Emotional support animals can do wonders for anyone challenged by living with chronic illness. This is related but a bit different than using a trained service animal. I have both types of assistance animals so I will try to make the difference clear. People with physical or mental disability may find a service animal can perform activities of daily living (ADLs) or assist with expanding mobility. For example, my service beagle Maile helps me walk by pulling me, over riding the neurological disconnect that prevents me from ambulating with a normal gait. This is one of the requirements for qualifications a service animal. The animal must be trained to perform a task or work to assist the individual in some way.
In the case of emotional support animals, the role of the animal is different. Here, the animal is used to satisfy emotional needs counteracting the isolation and resulting depression that frequently accompany illness. My more unusual emotional support animal is a bucking bred cow named Red Baroness. She gives me a reason to get up and get going every day. She depends on me for care. this keeps me active, gives me exercise and gets me out of doors in all seasons.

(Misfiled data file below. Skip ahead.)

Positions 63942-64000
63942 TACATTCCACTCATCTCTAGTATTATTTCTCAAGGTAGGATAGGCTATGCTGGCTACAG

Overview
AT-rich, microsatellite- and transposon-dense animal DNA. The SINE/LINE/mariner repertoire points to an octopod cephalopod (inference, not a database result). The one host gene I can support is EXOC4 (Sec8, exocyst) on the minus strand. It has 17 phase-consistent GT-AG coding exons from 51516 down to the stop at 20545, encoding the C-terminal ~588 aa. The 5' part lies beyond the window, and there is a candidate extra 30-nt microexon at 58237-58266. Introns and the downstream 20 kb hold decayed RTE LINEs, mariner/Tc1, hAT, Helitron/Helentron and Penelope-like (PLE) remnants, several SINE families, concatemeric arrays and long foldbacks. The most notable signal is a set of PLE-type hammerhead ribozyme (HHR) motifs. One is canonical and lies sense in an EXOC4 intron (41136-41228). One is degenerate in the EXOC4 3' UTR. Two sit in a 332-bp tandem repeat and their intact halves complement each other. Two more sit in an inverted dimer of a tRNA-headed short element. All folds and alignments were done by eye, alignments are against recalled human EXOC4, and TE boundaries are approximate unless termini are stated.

I can interact, love, and experience physical contact with Red Baroness without any conditions attached. she accepts me as I am, disabled, but still needing regular interaction with other living things. Though I have lost many of my capabilities, I am still valuable in her eyes as a caregiver and companion. This gives me purpose and a sense of being needed.